A TALE OF TWO FLYHALVES
We can’t get away from it and we can’t ignore it ... Saturday’s Super Rugby semi-final between the Lions and Hurricanes at Ellis Park pits arguably the competition’s best No 10s against each other for the first time this year. So, how do Elton Jantjies and Beauden Barrett match-up ahead of the big game? Rugby writer JACQUES VAN DER WESTHUYZEN gives his view on the two flyhalves
THE LIONS man has been outstanding in 2017, plain and simple! Forget the fact he had a bad day at the office last Saturday – those one-off aberrations happen to everyone every now and again and those suggesting he is in a “slump” have obviously not watched him week-in and week-out produce the goods for his team.
Jantjies has shone at home and away and has played with a maturity he seemed to be lacking last season. And it’s not only for the Lions that he has stood tall and directed those around him; he has done it at Test level as well – something he didn’t do a year ago. This weekend’s match though is without question Jantjies’ biggest test of the year – as he comes up against a New Zealand team for the first time and goes head to head with arguably the slickest No 10 in the game in Beauden Barrett.
Jantjies’ challenge is to show he can deliver the big pressure performance, with the opposition in his face and cutting off his options at the back, but there’s no reason why he won’t prosper. After all, he was one of the chief destroyers of the Crusaders and Highlanders in the playoffs last year, so why not now in 2017, too?
He has got every trick in the book and he’ll need to use all of them if his team are to triumph, and that includes his goal-kicking which let him down last weekend. Jantjies is a class act and what an opportunity awaits for him to silence every critic out there.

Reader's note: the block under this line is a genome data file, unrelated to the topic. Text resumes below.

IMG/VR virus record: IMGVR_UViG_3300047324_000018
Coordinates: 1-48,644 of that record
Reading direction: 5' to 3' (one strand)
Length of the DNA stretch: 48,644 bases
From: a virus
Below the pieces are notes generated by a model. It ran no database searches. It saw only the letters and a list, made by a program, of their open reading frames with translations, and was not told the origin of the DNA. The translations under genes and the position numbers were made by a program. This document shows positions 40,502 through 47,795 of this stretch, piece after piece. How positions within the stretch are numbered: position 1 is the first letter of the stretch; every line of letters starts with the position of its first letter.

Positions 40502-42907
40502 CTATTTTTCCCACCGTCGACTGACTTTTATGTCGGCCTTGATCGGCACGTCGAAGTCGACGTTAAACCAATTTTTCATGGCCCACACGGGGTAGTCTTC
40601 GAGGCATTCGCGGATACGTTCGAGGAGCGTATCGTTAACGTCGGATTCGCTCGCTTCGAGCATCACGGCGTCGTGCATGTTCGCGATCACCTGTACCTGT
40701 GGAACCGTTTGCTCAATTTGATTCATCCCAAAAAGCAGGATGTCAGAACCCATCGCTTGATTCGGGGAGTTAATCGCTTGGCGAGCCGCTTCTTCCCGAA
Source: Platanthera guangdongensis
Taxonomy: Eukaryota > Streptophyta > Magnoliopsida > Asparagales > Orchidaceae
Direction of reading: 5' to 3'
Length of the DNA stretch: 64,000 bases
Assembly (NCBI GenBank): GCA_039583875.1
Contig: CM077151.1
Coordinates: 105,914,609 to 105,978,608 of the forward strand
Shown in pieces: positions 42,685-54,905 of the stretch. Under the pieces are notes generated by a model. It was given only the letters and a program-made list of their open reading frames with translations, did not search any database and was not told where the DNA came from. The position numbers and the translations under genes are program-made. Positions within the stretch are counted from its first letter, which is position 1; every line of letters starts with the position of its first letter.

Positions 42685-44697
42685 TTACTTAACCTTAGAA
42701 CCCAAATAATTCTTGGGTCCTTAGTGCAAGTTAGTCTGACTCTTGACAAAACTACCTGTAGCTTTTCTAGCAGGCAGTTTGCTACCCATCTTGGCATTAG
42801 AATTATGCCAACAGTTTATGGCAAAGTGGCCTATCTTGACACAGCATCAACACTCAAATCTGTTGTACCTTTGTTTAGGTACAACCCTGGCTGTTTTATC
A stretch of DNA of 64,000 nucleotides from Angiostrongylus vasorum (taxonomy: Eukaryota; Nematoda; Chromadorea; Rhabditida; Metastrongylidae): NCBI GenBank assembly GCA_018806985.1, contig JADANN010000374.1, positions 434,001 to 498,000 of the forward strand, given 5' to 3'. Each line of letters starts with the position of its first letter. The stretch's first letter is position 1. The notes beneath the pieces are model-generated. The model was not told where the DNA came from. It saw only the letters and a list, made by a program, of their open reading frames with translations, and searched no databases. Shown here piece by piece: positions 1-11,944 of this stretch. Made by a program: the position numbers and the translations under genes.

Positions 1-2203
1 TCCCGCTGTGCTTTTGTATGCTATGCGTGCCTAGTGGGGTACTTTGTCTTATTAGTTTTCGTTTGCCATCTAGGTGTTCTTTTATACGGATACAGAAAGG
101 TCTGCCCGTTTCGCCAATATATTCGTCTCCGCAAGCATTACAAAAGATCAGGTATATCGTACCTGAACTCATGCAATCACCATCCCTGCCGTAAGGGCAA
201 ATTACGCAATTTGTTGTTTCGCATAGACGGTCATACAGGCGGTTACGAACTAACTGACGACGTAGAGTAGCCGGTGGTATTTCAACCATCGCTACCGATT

THE WORLD’S leading flyhalf? Quite possibly. Barrett has been on top of his game for some time now and it’s no surprise some have ranked him ahead of the great Dan Carter as the best New Zealand have produced at No 10 in the last number of years.
The Canes flyhalf produced a masterful performance in the wet and cold of Wellington in the final last year (against the Lions), but he’ll be even more dangerous in the dry and warm highveld sun. There’s just no truth in the notion the Kiwis don’t like the thin air up north ... they’ve always prospered on the highveld and love good conditions to play in as much as the South Africans do. Barrett is his team’s key man. Everything goes through him and it’s his distribution skills, his short passes, kick-passes to the wings and sniping breaks that make him so dangerous. Trying to neutralise him isn’t easy because he brings so much. So if the Lions are to have a chance of getting past the only Kiwi side they failed to beat last season (on two occasions) they’re going to have to get under Barrett’s skin and put pressure on him; he’s shown he is prone to mistakes when things don’t go his way.
An added advantage for Barrett is that he doesn’t kick at goal anymore (his brother Jordie does that now) which means he can focus solely on directing his team at 10. Like the challenge facing Jantjies, this will be just as big a test for Barrett.